MINNEAPOLIS, Minn. - There are a lot of emotions as we approach the 15th year since the 9/11 terrorists attacks Sunday.
It comes one day before Muslims celebrate their biggest holiday, Eid al-Adha The holiday marks the end of a pilgrimage to Mecca.
The Karmel Mall in Minneapolis isn't normally packed on a Saturday, but it was this weekend as families prepare for the holiday, buying food and gifts.
"Once you're in the mall and you see all these people getting ready for Eid, all the happiness, kids getting their henna done, it's such a wonderful sight," said Sabrina Seyf, who spent the day drawing temporary tattoos on women, a longstanding tradition.
The range of emotions within the next 48 hours cannot be overlooked as thousands will gather for Monday prayer services at mosques and larger venues like the Minneapolis Convention Center. All of this is happening one day after September 11th, a day that reminds us fear has no boundaries.
"Definitely the community is on edge. There's definitely a concern of safety and security but also I think it's a moment to talk about the American-Muslim story which is that yes September 11th was a horrible tragedy, but we've learned a lot and we've grown as a community," said Jaylani Hussein, executive director of the Council on American-Islamic Relations, Minnesota Chapter.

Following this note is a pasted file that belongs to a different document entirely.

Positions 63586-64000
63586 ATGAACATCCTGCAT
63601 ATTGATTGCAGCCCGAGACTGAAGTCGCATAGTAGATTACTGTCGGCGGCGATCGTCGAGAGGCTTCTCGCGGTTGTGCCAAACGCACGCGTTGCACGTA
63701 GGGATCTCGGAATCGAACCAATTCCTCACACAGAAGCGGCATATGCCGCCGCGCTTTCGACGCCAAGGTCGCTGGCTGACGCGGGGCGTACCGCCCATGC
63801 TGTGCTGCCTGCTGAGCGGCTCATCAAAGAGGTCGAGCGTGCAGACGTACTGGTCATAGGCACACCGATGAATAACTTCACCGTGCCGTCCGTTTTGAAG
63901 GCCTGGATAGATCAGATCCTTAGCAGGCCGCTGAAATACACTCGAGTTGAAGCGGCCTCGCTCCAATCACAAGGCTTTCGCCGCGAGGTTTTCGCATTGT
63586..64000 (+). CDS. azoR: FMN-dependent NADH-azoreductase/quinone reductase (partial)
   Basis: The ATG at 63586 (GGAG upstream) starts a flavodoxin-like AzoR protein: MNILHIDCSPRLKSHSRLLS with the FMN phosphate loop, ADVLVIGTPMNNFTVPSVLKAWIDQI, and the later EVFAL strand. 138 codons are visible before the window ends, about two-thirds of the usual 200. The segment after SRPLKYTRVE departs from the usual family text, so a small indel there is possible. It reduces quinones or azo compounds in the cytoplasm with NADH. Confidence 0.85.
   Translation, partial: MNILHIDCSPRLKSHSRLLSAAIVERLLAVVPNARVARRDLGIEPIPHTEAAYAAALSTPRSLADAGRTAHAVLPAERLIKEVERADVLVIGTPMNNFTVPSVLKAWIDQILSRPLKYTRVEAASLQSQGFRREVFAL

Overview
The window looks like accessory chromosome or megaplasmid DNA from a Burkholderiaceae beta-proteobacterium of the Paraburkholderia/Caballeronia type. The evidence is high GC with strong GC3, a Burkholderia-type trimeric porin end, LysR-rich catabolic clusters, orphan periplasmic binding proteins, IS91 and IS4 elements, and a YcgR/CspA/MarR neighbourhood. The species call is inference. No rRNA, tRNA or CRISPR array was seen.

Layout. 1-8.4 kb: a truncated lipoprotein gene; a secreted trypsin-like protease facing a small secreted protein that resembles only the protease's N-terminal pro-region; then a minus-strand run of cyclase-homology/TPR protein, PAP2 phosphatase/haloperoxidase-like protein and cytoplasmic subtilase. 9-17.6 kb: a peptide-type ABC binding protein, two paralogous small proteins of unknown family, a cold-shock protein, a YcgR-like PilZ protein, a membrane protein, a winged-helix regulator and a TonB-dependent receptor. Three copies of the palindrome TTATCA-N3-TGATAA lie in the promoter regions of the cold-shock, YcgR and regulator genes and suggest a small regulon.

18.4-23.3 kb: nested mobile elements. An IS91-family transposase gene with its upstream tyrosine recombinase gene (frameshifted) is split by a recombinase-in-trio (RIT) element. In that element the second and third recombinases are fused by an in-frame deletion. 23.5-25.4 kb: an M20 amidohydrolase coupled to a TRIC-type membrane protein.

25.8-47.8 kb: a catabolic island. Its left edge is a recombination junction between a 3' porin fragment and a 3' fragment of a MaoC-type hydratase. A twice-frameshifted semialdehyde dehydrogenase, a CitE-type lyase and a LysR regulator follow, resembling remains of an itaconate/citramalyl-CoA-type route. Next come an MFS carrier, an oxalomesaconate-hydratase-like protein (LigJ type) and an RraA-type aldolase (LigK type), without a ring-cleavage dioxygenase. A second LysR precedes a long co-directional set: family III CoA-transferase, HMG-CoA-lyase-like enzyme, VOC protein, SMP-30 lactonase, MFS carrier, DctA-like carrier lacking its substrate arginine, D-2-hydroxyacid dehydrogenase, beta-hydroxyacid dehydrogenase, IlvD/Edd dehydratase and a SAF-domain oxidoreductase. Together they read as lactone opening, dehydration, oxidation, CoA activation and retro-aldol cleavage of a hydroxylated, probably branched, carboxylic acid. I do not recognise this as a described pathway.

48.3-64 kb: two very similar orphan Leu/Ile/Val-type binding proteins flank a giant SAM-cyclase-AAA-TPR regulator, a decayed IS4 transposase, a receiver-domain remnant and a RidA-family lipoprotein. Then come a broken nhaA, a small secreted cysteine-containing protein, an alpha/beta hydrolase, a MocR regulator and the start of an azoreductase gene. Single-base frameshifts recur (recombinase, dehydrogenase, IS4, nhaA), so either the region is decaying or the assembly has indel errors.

Eid al-Adha has been celebrated in Minnesota since the early 1900s. The holiday falls on a different day each year, so this year, there's a delicate balance of emotions.
"Especially in a time now in the United States where there has been so much anti-Muslim rhetoric I think this holiday is a holiday people will be celebrating," said Hussein.
The Minneapolis Police Department says it hasn't received requests for extra patrols during Monday's prayer services, but says it's aware of the holiday and its officers are watching closely.